All kids go through a fussy stage when it comes to food. Three and four-year-olds will suddenly become fearful of vegetables. And teenagers will develop a taste for junk food that horrifies you. If your family meals feel like an endless battle to keep everyone happy, then you may be in need of some clever ways to cope. After all, you have your own meal preferences too!
Figuring out what the problem is can help you plan around it. If there is a particular vegetable that isn’t popular, you may be able to swap it for something of equal nutritional value. Sometimes eating habits can become a more serious problem. Programs like Adolescent Growth can help you identify when food has become a big issue for your child. If you think something might be wrong, don’t wait for them to ‘grow out of it.’ Some children also avoid food they may be sensitive to. If they complain it gives them a tummy ache, it could be worth following up with the doctor.
Of course, kids have a favorite meal. Why not make sure it features in your weekly meal plan? Let your kids pick a day when their meal is chosen. Make sure you get your own one on there too! When everyone can see what they can expect for their family meal, they may be more willing to accept it. You can print it out and stick it to the fridge. It can be fun to cut out pictures of the fruits and vegetables on offer for the younger kids to add to the planner too. Best of all, it helps you budget and prepare the meals more quickly and easily.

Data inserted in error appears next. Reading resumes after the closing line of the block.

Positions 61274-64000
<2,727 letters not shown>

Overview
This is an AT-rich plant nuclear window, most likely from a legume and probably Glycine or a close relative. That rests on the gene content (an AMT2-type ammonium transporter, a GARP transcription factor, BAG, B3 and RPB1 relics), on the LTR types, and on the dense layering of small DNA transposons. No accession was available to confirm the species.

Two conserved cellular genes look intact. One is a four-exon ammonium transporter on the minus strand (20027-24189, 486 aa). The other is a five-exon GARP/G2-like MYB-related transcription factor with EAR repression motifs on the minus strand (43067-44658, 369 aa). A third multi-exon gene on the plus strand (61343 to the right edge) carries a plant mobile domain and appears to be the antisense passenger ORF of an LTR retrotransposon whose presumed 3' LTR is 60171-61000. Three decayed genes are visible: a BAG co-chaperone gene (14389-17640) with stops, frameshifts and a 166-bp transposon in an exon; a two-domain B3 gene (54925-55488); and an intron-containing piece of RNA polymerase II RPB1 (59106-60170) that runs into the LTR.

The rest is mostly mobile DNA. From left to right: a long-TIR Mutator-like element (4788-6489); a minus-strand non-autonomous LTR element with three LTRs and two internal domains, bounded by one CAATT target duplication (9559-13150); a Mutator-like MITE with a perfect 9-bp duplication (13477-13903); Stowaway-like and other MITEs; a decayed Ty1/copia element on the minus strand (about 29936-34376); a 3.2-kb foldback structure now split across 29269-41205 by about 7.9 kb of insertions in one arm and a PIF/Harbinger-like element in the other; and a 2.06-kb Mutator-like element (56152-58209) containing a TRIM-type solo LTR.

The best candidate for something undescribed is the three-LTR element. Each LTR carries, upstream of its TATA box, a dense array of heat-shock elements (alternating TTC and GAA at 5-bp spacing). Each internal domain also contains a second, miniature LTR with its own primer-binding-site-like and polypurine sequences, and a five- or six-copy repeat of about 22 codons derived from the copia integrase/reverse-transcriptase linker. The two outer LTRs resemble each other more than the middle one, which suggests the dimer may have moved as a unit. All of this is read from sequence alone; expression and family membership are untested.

If your children repeatedly leave their veg on the plate, you may be worrying that they’re not getting all the nutrition they need. Preschoolers may need to try a vegetable up to ten times before they will accept the flavor and texture. It’s important to persevere, though. Strong-willed teenagers will often just refuse to eat something they don’t like the taste of. When you’re preparing sauces, consider using a blender to puree the vegetables they’re avoiding. Hiding the veg can work quite well.
Some kids get bored at the dinner table. They want to rush back to the TV or their phone. Some will even try to bring their devices to the meal! If you feel this is part of the problem at mealtimes, then why not set some rules. You can write them down together and pop them up on the wall as a reminder. Ask your kids to get involved and help develop your own family table etiquette. You might commit to a thirty minute period of time starting at 6pm for example. One bite of each thing on the plate may be another rule, especially for preschoolers.
Mealtimes can be the source of indigestion for many parents. But it’s important to persevere and make the most of this time together.
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